Both edges and nodes also have attributes. Node attributes include lat/lon coordinates and elevation. Edge attributes include information about elevation gain, gradient, length, popularity, and type of road. Constant sized node and edge attributes are stored in a binary array flatfile. We also use a blob storage data-structure that keeps variably sized edge attributes. These attributes include road names and compressed elevation and path geometry. These variable sized attributes are not accessed in the graph traversal stage– they are only used to annotate the final route with metadata.
A geospatial index determines the geographically closest nodes to the user’s origin and destination points. The index supports a nearest neighbor query. Tree based structures (kd-tree, r-tree) are most commonly used to solve this problem. However, tree based solutions typically have large memory requirements, especially if the tree is built using 64 bit pointers. Our index solution uses the clever geohash algorithm and stresses storage efficiency over high performance.
Geohash is a hashing algorithm for lat/lng coordinates. Geohashes can also be represented as an N bit integer. An N bit geohash represents a rectangle in lat/lng coordinate space. A subsequent bit of precision divides the rectangle in two. For example, all points in the western hemisphere have ‘0’ as the first bit, and points in the eastern hemisphere begin with ‘1’. A prefix of a geohash (fewer bits of precision) represents a larger box that contains the smaller box corresponding to the longer geohash. If you want to learn more about geohash, you can read a longer introduction or play with geohashing.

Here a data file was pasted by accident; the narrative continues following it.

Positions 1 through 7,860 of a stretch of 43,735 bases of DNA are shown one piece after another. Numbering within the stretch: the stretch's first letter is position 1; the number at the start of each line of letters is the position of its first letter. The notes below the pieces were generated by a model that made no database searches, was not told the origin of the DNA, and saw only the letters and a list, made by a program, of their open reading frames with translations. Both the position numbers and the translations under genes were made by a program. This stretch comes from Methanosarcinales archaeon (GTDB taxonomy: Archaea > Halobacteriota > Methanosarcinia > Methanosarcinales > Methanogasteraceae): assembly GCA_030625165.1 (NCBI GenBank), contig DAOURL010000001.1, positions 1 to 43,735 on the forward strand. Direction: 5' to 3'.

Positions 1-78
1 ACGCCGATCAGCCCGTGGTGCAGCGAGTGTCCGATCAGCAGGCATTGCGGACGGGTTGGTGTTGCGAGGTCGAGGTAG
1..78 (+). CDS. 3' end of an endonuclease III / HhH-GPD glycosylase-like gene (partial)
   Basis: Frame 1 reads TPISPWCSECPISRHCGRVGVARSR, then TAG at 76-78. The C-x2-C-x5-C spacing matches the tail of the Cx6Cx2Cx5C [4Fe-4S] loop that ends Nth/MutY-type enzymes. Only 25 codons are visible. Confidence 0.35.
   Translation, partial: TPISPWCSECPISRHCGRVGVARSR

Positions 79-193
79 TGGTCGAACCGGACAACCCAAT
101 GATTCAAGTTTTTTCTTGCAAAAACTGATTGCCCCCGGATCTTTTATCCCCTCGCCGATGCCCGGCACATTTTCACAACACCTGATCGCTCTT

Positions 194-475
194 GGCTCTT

Our index consists of a sorted array of tuples containing (geohash(node.latlng), node.id) where the geohashes are stored to a full 64 bits of precision. We can use this array to efficiently lookup all records of nodes that fall into the rectangle for a geohash of any precision. Since the array is sorted by geohash, we just need to find the indices of the first and last records that begin with the geohash prefix of interest. These indices can be efficiently determined using a binary search like procedure. The subarray between these two indices contains all of the records of interest.
Nearest neighbor queries can be executed as follows: A procedure converts the input coordinate into a set of geohash prefixes that cover a circle of some small radius (40 meters) about the query point. (There is a lot of complexity in this procedure, checkout this presentation for a good overview of a similar implementation). The index records for each prefix are fetched. Geohash also happens to be reversible– you can reconstruct the original lat/lng point to some accuracy. We can thus order the set of returned nodes based on exact distance to our query point. If no points are returned on the initial query, the search radius is exponentially increased up to a limit of 5 km until a point is found. The radius limit is to prevent too many points being found at once.